About this blog Subscribe to this blog

The Book on Math and Science

Shelter harbor booksIn an age where e-books, tablets and notebooks are trying to dominate science education, there’s still a place for the good book, or more precise, four good books. For example, Shelter Harbor Press’s Ponderables series provides not only a good look at the history of math, physics, astronomy and the elements, but includes wall timelines to adorn the typical classroom that show how each topic fits into our scientific and cultural history.

All four books are by science writer Tom Jackson and sell for $25, although you can get the set for about $70.  Each is organized around 100 small and mid-sized snippets of text along with lots of historical photos and illustrations. The set should be part of every middle and high-school classroom.

  • “The Elements,” not only provides a guided tour of the periodic table, but is organized by historical period so it can provide perspective on everything from the discovery of the electron to magnetism. The back of the book has brief illustrated biographical sketches of all the major players.
  • “Mathematics” is more abstract, dealing with the history and evolution of numbers and their manipulation. With sections that range from the Pythagorean Theorem to Pi, the book is a great companion to just about any math class. It’s up to date with the latest information on Mersenne primes that are key to current encryption techniques and fractals.
  • As its name implies, “Physics” deals with the physical world, from subatomic particles to string theory. Along the way, the book explains Newton’s laws, the Doppler effect and how the electron microscope works.
  • While the other three books deal with thousands of years of history, the “Universe” volume reaches back nearly 14-billion years to the big bang. A big bonus is that the back of its timeline has a star chart of the known universe.

Freebee Friday: Panel or Projector?

Display_Guide_LPWith interactive projectors, smartboards and touch-screen monitors around, how’s a school to choose? Mimio has a 28-page ebook that goes over the major questions and answers that deal with specific school and district needs. There are five buyer’s tips, a look at collaborative lessons and includes the factors for selecting a touch-screen over the competition. Be warned, though, you’ll need to register with Mimio to get the ebook.

Freebee Friday: Parent-Teacher Conferences, the Easy Way

Ptcfast scheduleWhether your school uses a physical sign-up sheet taped to the classroom door or the luck of the draw, PTCFast is an online app that can make putting teachers and parents together quick, easy and – above all – fair. The software centralizes the scheduling of all parent-teacher conferences and has an optional Web page for parents to sign-up. Just pick the time and day and if it’s available, the appointment is scheduled. Best of all, it’s a freebee.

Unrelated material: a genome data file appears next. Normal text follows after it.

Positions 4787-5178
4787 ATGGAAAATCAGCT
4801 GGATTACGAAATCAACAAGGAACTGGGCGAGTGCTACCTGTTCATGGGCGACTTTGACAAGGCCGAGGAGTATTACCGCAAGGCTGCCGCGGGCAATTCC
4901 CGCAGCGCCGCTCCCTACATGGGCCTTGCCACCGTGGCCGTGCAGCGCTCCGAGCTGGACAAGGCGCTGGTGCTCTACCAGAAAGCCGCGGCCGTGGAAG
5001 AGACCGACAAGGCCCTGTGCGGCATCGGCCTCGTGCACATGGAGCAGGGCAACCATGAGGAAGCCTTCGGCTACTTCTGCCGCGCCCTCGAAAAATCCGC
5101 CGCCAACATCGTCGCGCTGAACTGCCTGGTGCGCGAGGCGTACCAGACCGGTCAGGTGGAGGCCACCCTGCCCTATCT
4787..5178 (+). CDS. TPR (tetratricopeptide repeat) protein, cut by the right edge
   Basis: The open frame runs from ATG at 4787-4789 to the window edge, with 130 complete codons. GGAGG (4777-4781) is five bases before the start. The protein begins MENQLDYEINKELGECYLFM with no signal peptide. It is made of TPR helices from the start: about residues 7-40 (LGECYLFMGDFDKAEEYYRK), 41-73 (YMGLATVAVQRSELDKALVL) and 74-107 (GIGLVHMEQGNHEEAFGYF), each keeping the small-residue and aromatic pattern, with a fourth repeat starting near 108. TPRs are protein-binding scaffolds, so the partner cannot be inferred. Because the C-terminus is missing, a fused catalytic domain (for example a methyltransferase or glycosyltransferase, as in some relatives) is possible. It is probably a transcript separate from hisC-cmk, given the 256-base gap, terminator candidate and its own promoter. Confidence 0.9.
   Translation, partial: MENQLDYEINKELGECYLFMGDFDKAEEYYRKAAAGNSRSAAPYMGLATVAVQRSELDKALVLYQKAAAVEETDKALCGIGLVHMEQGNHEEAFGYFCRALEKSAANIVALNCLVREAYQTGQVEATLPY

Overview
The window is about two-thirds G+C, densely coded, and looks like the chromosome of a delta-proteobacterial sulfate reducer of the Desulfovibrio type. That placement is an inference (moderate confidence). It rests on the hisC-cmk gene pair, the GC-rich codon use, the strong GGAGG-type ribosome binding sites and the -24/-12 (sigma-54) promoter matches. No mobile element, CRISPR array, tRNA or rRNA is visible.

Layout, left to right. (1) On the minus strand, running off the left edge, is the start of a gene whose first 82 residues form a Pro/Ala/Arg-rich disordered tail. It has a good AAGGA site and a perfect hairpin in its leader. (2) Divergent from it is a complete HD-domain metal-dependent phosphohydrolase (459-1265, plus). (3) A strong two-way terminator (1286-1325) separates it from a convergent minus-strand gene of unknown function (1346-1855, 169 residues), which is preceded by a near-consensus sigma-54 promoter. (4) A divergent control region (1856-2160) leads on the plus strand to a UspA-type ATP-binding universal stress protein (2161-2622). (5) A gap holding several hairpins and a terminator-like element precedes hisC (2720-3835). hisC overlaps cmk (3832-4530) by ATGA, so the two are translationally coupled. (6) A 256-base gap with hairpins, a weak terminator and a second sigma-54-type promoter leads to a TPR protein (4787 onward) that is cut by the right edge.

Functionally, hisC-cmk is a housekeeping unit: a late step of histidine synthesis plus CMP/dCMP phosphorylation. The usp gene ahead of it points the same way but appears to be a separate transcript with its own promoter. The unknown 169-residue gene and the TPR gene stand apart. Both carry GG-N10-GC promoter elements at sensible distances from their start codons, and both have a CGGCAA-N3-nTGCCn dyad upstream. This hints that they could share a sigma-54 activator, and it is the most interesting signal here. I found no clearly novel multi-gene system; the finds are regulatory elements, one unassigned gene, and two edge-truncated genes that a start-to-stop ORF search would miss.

Time for Time for Kids

TfkThe weekly print edition of Time for Kids is now supplemented by a digital one with a classroom app for iPads. The software and content are free until the end of the year. In addition to getting kids caught up on world and national affairs, TFK has a multitude of videos, images, maps and animated sequences. 


The Next Big Thing

Project-NextTech-w-Tag-LogoLearning.com’s NextTech is an ambitious program for getting high-school kids ready for the digital world with instruction in media literacy, technology and information. Developed with non-profit Generation Yes, the program has four nine-week sessions that include a week in each for the students to develop and create a real-world project.  

The Slate with Senses

Einstein tablet + bWhy take your chances by mixing and matching STEM equipment from different vendors when you can get it all with Fourier’s einstein Tablet+. Rather than just another Android slate, the Tablet+ stands out because it is stuffed full of sensors and includes powerful data acquisition and analysis software.

At 0.7- by 7.8- by 5.5-inches, the blue and black Tablet+ weighs in at just over a pound, making it one of the thickest and heaviest Android slate with a 7-inch screen. In fact, it is nearly twice as thick and 5-ounces heavier than Acer’s Iconia One 7.

Comparisons of size and weight miss the point of the Tablet+ because it is like no other slate on the market. It’s as if it were designed by science and math teachers to take advantage of the latest in STEM technology. The tablet has 8 built-in digital sensors that range from GPS, microphone, a three-axis accelerometer, ultraviolet and visible light to temperature and humidity and – with the included finger cuff – heart rate. Some of the actual sensors – like those for visible and UV light – are arranged along the top edge of the slate and visible through a window, which can be a great teaching aid in and of itself.

There’re also four ports that work with a wide variety of Fourier add-on sensors. The Tablet+ can accommodate any of 65 different devices, including a colorimeter, magnetic field sensor, rain gauge and a variety of voltage sensors. They self-identify and take just a second or two to be ready, but fall short of the more than 80 sensors that work with the LabQuest 2.

Einstein tablet + cThe tablet doesn’t have the latest Android 5.0 software but does quite well with the 4.1.1 version. It all comes together with Fourier’s MiLab app, which can take in the sensor readings, display them live and help analyze them. It can take in up to 100,000 samples per second, matching the data collection abilities of Vernier’s LabQuest 2. MiLab displays the data as a spreadsheet, graph or dial gauge, or all three at once, although it can get quite crowded on the screen.

Once the data is in place you can look for trends with its data analysis software that can map the numbers to a linear, exponential or polynomial function as well as calculate its derivative. When you’re ready you can export the data and take a screen shot that can be dropped into a lab report.

In addition to the expected Android apps, the tablet also includes a trial version of Radix’s Smart Class Student and Teacher apps. This nifty minimalist classroom management system lets the teacher take control of the class’s slates, chat and send a file to students. At any time, the teacher can set up a plain blank screen to work on.